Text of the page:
Setting up a Django development environment

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Now that you know what Django is for, we'll show you how to setup and test a development environment on Windows, Linux (Ubuntu), and Mac OS X.

Prerequisites: Know how to open a terminal / command line. Know how to install software packages on your development computer's operating system.
Objective: To have a development environment for Django (1.10) running on your computer.


Django makes it very easy to set up your own computer so that you can start developing web applications. This section explains what you get with the development environment, and provides an overview of some of your setup and configuration options. The remainder of the article shows the recommended installation for Django on Ubuntu, Mac OS X and Windows, and how you can test the environment.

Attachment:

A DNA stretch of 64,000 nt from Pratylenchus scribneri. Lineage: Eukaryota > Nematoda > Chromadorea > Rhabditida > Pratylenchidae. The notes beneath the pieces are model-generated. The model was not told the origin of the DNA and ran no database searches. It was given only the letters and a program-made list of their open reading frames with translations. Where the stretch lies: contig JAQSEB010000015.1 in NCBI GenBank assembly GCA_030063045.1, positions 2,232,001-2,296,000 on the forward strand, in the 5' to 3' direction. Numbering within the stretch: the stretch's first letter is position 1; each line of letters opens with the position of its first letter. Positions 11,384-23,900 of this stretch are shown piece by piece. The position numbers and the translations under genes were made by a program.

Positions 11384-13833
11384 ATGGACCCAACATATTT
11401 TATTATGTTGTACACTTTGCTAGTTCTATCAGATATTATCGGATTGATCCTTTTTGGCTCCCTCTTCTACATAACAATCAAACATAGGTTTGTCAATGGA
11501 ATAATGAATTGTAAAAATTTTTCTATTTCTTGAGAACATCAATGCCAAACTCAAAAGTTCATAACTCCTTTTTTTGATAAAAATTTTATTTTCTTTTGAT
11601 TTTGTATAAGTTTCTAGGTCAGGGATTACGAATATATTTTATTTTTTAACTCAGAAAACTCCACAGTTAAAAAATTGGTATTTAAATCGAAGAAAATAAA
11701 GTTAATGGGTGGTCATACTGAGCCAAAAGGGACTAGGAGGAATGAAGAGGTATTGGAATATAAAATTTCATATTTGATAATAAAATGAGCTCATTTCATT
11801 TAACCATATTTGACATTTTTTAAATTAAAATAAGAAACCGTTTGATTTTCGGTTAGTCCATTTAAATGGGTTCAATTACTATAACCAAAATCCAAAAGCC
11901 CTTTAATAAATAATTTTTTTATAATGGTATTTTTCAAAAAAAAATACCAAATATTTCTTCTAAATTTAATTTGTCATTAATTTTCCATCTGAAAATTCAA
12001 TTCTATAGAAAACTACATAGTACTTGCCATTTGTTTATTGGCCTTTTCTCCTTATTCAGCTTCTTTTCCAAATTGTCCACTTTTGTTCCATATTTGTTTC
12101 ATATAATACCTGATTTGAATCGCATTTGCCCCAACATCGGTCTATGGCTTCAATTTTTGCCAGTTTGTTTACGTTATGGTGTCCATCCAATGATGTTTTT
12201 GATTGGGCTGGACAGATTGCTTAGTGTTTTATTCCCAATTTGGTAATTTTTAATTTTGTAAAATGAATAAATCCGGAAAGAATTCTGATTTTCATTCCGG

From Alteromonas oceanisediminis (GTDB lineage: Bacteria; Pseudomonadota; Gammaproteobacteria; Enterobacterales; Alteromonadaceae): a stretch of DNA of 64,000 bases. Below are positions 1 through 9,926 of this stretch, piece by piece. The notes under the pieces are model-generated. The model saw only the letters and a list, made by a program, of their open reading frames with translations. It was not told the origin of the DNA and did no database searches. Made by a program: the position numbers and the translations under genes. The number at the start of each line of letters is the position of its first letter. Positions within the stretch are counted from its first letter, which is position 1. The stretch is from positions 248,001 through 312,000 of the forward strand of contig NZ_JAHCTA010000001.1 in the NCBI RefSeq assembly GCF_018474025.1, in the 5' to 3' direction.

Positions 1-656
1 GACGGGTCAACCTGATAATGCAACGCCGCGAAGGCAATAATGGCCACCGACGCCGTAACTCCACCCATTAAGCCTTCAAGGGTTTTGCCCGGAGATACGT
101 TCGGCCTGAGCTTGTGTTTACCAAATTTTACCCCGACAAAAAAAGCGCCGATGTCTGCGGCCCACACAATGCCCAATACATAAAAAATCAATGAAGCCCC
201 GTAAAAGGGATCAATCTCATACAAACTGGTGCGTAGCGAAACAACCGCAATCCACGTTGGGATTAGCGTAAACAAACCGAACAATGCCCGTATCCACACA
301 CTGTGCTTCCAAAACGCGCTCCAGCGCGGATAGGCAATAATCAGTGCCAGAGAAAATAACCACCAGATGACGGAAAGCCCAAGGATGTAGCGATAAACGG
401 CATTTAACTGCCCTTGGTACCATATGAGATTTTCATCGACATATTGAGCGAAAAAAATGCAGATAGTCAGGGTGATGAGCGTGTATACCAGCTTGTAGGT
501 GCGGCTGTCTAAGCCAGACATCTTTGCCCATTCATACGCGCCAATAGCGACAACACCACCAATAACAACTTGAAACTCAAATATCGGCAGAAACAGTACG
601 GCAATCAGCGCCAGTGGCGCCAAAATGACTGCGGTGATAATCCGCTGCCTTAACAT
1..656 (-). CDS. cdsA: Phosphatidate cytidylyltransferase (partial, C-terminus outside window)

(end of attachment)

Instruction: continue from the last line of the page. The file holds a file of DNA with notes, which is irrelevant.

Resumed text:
What is the Django development environment?

The development environment is an installation of Django on your local computer that you can use for developing and testing Django apps prior to deploying them to a production environment.

The main tools that Django itself provides are a set of Python scripts for creating and working with Django projects, along with a simple development webserver that you can use to view Django web applications on your computer's web browser.

There are other peripheral tools, which form part of the developer environment, that we won't be covering here. These include things like a text editor or IDE for editing code, and source control management tools like git for safely managing different versions of your code.